“Even though it may seem counterintuitive for a company to be motivated by profit to give away their product, new techniques involving advertisement that viewers cannot avoid can serve the interests of both gaming companies and advertisers toward the end users’ benefit.”
With the approach of games on mobile devices such as Apple products and other smartphones and tablet computers, games become something that can have an incredibly close relationship to people especially for the younger generation. While so many game companies are trying to get people to play their products, competition gets even more intense. As a result, many games are offered to people free. But free? People will probably wonder how these games can make profit for the company. The answer is quite simple and common: free games are supposed to be sponsored by advertising.
In-game advertising, which means placing advertisements inside of the game where players can see as they play, started around 2004. It was not very big at that time, however, in 2006 when Microsoft decided to pay a big amount of money to Massive which was a company that could get others ads in games, things changed. Microsoft put itself in a position to cash in both from the games sales and from the revenue generated by the inserted ads by buying Massive (Terdiman, 2006). Soon the effective and innovative strategy was picked up by other rivals such as Google, and the modality of putting advertisements in games, was gradually accepted by the public as a new way of how consumers receive messages.
Games (including video games, computer games and mobile games) have many elements that make them ideal platforms for advertisements. In the golden age of advertising, the job of the advertiser is more complicated because now there is endless clutter that distracts consumers from receiving information. Also people often have shorter attention spans and cynical views of advertising. To add to these factors, digital video recorders are reducing the visibility of television advertising by allowing viewers to fast-forward over commercials (Glass, 2007). Unlike those other forms of advertisement, advertising in games is technically designed to make it difficult to skip advertisements and the players will always receive messages while they enjoy playing games. Zachary Glass’s study shows people tend to rate higher for a brand that appeared in a video game. That human psychological effect directly resulted in Obama’s favorability after his team ran campaign ads on billboards inside of a racing game for him.
I randomly interviewed a student at Syracuse University who currently is using an iPhone with data plan from AT&T. Queenie, a sophomore from Arts & Science department, told me that she started using her iPhone two years ago. For the last two years, Queenie nearly has been playing games on her iPhone on a daily basis. In her experience, people like her are more than a few and have gradually become the social norm as she can always find people around her to play games together in competing mode. With the prevalence of mobile devices, it allows people to have access to games really easily and conveniently. Just see from those people, you can imagine how potentially big the market can be. As Queenie also mentioned, when she played a game, an advertisement would always catch her eyes if it was placed right, to the right target, right direction and in the right position. Generating profits from those advertisements therefore seems very accessible; there will be big chances to gain huge amounts of money not only for the advertising company but also for the company that possesses physical or virtual goods (Takahashi, 2009).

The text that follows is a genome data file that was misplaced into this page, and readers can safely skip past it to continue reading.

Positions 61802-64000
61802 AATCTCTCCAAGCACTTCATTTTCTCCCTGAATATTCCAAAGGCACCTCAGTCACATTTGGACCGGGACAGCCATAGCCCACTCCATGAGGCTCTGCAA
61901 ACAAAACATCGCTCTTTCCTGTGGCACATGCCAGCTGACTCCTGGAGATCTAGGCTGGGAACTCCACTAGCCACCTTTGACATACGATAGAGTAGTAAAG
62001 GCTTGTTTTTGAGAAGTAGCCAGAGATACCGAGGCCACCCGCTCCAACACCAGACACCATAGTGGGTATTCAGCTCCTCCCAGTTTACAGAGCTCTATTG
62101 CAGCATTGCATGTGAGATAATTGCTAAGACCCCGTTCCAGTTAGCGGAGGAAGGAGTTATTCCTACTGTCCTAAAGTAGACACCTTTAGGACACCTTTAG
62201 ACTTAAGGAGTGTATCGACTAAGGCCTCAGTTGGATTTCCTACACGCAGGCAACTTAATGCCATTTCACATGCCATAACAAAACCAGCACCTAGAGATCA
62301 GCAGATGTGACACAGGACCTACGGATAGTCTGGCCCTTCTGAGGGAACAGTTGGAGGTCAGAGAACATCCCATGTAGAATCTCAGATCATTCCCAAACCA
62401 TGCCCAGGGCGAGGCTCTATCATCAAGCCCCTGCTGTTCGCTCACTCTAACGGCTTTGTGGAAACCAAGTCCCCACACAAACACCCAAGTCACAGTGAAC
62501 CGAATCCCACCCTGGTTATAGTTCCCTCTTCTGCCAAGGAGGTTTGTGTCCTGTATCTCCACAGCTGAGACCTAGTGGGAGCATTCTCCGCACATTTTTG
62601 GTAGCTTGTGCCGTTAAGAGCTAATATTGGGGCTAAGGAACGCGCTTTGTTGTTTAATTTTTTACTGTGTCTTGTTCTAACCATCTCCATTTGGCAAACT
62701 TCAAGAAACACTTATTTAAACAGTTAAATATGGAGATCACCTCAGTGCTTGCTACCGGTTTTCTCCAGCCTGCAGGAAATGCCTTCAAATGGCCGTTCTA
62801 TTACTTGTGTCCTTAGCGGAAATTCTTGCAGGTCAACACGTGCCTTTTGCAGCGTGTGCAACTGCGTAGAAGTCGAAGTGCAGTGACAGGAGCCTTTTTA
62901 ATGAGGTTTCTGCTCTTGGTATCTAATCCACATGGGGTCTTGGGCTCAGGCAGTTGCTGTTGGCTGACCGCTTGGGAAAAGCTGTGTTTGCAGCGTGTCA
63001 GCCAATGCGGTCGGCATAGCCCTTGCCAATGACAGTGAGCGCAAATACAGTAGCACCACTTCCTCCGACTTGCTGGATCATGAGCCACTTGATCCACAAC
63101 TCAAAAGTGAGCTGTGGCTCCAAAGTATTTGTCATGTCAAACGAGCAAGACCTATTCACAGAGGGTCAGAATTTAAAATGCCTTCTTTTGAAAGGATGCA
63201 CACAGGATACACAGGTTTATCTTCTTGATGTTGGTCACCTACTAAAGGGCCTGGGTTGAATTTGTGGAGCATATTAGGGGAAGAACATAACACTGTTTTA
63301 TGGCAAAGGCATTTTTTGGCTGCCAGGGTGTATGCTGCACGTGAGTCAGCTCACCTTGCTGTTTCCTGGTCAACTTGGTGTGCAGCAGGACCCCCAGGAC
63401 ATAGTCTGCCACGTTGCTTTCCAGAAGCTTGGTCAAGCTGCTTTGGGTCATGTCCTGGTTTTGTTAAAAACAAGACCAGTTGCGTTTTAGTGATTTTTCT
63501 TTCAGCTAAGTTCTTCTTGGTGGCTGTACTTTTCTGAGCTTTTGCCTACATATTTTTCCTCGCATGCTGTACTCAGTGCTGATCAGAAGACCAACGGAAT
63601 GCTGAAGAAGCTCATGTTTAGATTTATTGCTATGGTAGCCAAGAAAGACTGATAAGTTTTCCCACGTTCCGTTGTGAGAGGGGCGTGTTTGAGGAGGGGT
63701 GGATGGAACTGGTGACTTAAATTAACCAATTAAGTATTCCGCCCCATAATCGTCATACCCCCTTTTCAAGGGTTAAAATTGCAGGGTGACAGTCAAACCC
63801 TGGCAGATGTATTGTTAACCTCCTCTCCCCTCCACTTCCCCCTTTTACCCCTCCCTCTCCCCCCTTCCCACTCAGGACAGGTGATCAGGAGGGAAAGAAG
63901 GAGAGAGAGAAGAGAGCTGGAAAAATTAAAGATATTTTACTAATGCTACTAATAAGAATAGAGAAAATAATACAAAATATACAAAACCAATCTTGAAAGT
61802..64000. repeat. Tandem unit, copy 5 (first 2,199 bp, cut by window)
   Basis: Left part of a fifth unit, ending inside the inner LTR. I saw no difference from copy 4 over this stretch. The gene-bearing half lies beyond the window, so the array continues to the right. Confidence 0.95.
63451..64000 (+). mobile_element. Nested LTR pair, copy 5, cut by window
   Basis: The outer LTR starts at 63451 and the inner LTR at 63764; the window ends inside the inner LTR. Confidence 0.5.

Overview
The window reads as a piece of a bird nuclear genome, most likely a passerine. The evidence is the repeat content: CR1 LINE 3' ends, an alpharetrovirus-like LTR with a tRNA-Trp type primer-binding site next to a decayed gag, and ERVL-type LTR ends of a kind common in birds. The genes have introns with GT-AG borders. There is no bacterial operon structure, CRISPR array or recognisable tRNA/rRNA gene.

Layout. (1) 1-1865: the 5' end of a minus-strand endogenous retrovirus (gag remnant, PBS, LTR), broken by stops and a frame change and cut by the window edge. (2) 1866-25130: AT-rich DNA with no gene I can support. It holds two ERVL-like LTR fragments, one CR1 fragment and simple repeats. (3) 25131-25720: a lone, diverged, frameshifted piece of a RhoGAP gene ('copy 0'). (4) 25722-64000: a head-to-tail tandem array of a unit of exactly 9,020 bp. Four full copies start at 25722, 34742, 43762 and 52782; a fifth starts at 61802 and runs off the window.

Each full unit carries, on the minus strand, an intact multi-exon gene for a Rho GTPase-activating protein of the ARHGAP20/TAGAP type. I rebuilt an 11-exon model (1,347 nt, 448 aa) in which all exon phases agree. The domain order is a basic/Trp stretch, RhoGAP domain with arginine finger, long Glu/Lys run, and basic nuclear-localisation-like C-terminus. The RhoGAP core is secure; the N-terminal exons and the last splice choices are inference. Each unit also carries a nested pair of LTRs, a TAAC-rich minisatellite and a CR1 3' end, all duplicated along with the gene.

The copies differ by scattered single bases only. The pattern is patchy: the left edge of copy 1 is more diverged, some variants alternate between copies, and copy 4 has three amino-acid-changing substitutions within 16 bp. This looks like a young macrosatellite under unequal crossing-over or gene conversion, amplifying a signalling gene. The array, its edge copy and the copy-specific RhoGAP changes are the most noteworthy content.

Market reports indicate more advertisers are moving more of their ad dollars to the games. The ads spend on game advertising in the U.S. was at $370 million in 2006 and this is expected to expand to $2 billion by 2010, and it is casual/PC/mobile an in-game advertising that will reap this revenue. In 2006 this accounted for 27% of the game advertising market, and by 2012 it will account for more than 80%. This is big money and big business and represents another stage in social advertising that can potentially transform advertising as we know it (Fisher, 2010). When the potential of in-game advertising as making profits will be fully discovered, the whole structure of the gaming industry might change and the revenue that comes from the industry could be boomed. It is the only source of moving and developing the industry since game developing needs much money to cover things such as a strong server, related hard wares also labor fees. That means, consider yourself as one of those game developers, advertisers, game player and even phone users, the tactic will definitely create a new trend for you to keep up with.
Fisher, L. (2010, October 17). Trends in In-Game Advertising. Retrieved from
Glass, Z. (Fall 2007). The Effectiveness of Product Placement In Video Games. Retrieved from http://22.214.171.124/scholar?q=cache:XPIluCexCHEJ:scholar.google.com/+advertising+placement+in+games&hl=en&as_sdt=0,33
Nielsen (2010, November). Top 10 Video Games. Retrieved from http://www.nielsen.com/us/en/insights/top10s/video_games.html\
Queenie (2011, February). Interviewee.
Takahashi, D. (2009, May 15). The Top 12 Trends of the Video Game Industry. Retrieved from http://venturebeat.com/2009/05/15/the-top-12-trends-of-the-video-game-industry/
Terdiman, D. (2006, April 25). Microsoft said to be buying Massive. Retrieved from http://news.cnet.com/8301-10784_3-6065125-7.html
Various (2008, October). Recent Articles on Ads and Video Games. Retrieved from http://www.frankwbaker.com/videogameads.htm